CAPE MAY — William C. Hunt used $150 to open his first 80-seat Nickelodeon in Camden in 1905. He rode that investment to become an entertainment giant at the shore.
At one point, Hunt owned more than 20 movie theaters, including seven in Cape May County, where a 1906 visit by train convinced him to open his first theater in Wildwood. Beachgoers needed something to do on rainy days. Hunt cashed in.
Before long, he cornered the market in Wildwood and Cape May. He brought the first films with sound to the county in 1929.
Hunt also owned Hunt’s Pier (now Morey’s Pier) and the Starlight Ballroom in Wildwood, three newspapers, a golf course and many other businesses.
But Hunt wanted a showpiece theater in Cape May, and in 1949 an entire oceanfront block became available. The Betz property had once hosted the Stockton Hotel but was then vacant except for a gas station and a lawn used for summer pony rides. The city got the property in a tax sale.
Hunt’s granddaughter, Snooks Bailie, who lives in Wildwood Crest, said one of the highlights of Hunt’s career was winning a big award from the motion picture industry for his achievements but specifically for being one of only four to start with Nickelodeons. She recalled him getting the award in 1955.
“All the Hollywood stars were there. It was quite a big thing. I have pictures of him with Esther Williams and Charles Laughton,” Bailie said.
Paul Andrus, a local resident who began as an usher at the Beach Theatre in 1960 and rose to manager of Hunt’s Cape May properties when Hunt’s empire was sold off in 1986, said the Beach Theatre almost was never built.
He said there was some disagreement between Hunt and his sons, Bud and Guy. Hunt, who died in 1970 at 98, was turning over more of his operations to his sons in 1949. Andrus said the sons wanted the money invested in Wildwood, where most of their operations were.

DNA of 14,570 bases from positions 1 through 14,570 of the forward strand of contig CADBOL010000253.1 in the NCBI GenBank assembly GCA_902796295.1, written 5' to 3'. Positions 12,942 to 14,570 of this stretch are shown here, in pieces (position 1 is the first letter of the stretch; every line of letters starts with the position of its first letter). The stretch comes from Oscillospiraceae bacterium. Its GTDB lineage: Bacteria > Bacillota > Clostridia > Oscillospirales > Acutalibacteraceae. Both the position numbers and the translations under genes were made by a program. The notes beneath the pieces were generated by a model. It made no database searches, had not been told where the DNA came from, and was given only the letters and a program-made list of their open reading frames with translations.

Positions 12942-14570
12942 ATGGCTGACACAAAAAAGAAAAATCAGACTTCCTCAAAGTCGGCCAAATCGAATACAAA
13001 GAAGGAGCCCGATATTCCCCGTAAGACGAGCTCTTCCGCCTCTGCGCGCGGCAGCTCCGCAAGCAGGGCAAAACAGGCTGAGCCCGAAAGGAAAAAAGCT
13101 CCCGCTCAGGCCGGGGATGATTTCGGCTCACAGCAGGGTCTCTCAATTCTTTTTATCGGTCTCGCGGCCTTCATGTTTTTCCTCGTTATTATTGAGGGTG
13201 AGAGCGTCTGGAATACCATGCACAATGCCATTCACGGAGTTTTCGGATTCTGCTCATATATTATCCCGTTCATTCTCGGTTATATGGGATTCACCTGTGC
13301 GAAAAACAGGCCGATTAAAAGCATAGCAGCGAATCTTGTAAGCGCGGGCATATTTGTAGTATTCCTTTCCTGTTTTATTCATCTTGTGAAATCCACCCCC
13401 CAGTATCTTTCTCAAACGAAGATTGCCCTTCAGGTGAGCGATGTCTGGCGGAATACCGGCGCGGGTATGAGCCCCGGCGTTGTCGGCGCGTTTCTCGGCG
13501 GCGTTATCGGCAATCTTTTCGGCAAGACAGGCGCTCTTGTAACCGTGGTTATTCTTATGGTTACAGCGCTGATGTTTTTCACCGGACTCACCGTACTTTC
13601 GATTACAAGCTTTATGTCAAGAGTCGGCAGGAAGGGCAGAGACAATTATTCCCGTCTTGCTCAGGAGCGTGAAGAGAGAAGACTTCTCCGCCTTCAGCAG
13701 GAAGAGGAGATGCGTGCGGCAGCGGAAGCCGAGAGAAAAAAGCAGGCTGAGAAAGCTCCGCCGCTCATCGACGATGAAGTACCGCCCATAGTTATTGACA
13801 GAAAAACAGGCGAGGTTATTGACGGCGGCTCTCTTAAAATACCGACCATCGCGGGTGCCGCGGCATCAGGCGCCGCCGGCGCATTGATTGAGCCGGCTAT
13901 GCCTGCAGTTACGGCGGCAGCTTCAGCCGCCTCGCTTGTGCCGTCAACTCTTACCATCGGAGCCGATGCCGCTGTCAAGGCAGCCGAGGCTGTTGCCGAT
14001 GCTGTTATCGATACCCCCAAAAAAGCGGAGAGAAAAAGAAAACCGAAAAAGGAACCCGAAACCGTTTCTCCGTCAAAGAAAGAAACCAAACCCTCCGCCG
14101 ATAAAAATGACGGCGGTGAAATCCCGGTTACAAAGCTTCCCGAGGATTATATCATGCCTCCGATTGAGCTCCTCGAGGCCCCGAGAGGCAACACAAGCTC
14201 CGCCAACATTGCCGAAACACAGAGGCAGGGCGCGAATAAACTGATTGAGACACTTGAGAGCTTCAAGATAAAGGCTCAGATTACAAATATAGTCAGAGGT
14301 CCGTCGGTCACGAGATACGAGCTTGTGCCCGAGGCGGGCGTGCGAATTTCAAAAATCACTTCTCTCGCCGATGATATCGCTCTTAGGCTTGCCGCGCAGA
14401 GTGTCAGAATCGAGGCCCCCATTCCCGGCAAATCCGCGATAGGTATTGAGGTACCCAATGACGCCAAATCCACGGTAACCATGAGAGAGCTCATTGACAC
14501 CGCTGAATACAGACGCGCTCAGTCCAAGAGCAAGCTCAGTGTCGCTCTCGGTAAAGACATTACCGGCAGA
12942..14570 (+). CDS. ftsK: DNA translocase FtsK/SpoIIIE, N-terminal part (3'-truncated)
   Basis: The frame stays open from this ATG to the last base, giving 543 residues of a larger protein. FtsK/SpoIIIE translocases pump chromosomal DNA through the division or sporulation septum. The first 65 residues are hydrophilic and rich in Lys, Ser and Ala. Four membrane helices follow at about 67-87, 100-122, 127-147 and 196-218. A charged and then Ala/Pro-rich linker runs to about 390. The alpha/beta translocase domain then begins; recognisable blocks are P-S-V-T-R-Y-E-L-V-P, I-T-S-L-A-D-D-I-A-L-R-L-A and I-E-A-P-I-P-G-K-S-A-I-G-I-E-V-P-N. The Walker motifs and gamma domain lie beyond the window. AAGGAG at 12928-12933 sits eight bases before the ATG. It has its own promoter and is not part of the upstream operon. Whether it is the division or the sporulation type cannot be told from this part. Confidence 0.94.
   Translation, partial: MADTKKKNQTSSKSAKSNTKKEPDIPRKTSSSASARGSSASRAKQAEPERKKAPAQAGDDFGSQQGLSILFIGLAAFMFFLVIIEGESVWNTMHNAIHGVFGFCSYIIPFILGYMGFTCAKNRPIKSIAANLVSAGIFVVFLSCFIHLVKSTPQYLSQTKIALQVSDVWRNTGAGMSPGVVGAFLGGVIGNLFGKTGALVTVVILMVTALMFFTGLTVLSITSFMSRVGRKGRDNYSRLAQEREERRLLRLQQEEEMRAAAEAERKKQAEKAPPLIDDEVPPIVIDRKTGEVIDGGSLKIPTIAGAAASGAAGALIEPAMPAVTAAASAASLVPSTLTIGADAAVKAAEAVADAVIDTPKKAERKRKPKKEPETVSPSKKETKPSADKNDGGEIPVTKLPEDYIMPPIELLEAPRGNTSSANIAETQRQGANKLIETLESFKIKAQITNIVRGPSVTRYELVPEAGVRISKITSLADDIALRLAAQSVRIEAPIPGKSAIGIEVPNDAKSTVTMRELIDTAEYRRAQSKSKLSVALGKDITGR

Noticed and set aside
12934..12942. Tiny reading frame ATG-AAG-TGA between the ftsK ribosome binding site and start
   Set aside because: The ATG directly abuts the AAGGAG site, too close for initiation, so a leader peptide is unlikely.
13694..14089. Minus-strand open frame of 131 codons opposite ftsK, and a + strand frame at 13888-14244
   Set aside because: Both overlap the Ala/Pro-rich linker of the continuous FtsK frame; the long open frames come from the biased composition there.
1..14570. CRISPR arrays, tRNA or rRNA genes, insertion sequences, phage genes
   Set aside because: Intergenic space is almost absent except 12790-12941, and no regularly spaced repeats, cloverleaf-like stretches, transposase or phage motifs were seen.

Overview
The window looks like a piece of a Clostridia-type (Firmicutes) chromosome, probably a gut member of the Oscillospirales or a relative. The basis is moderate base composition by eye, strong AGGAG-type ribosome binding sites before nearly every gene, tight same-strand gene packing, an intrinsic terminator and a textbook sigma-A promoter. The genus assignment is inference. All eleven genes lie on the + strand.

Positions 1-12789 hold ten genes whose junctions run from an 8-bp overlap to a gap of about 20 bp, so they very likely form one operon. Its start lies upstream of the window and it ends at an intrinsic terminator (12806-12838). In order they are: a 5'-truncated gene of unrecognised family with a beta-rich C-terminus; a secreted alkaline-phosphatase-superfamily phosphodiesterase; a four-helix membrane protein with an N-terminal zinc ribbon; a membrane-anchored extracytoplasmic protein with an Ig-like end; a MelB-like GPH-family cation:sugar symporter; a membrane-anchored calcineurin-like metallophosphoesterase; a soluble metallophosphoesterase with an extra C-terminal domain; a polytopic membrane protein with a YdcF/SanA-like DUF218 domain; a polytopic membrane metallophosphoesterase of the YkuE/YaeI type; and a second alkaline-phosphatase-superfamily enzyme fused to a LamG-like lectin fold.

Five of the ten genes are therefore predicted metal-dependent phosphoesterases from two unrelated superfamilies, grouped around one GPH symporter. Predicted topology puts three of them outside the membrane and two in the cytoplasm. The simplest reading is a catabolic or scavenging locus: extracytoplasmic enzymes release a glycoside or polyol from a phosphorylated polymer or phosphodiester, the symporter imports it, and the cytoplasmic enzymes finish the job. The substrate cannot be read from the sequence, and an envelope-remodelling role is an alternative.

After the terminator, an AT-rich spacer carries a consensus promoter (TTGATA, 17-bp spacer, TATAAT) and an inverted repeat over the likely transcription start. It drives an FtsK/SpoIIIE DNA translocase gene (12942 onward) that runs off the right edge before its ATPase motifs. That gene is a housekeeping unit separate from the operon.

Andrus said Bud and Guy were supposed to deliver a $5,000 check on a Friday afternoon to City Solicitor T. Millet Hand to purchase the land. Andrus said Hunt found out on Monday morning that the boys had not delivered the money, and he laid down the law and made it happen.
“The sons thought the action was in Wildwood, not Cape May. The boys didn’t want it built. It was actually W.C. Hunt’s last major project,” Andrus said.
Hunt could be tough. Andrus said he would fine his managers if he discovered a lightbulb out on the marquee. But Andrus remembered “W.C.” as a good employer. Andrus said Hunt “had a few dollars,” but never flaunted it.
Hunt, a former state assemblyman and president of the Cape May County Chamber of Commerce, made money, but he also gave back. Money from season passes, which allowed entry to all his theaters, went to charity. He helped fund the United Way and helped establish Burdette Tomlin Memorial Hospital, now called Cape Regional Medical Center. He even kept some of the movie houses going in winter, paid for by summer profits, just to serve the locals.
“They were great people to work for, and they knew how to treat the public and their employees. People worked for the Hunts until the day they died. They were honest and treated you with respect,” Andrus said.
Hunt spent $250,000 in 1949 dollars to build the theater. He spared no expense, from seats “designed for maximum comfort” to the large air conditioners used to cool the building on hot summer days.
Andrus said Hunt loved Cape May and wanted to make the Beach Theatre a premier movie house.
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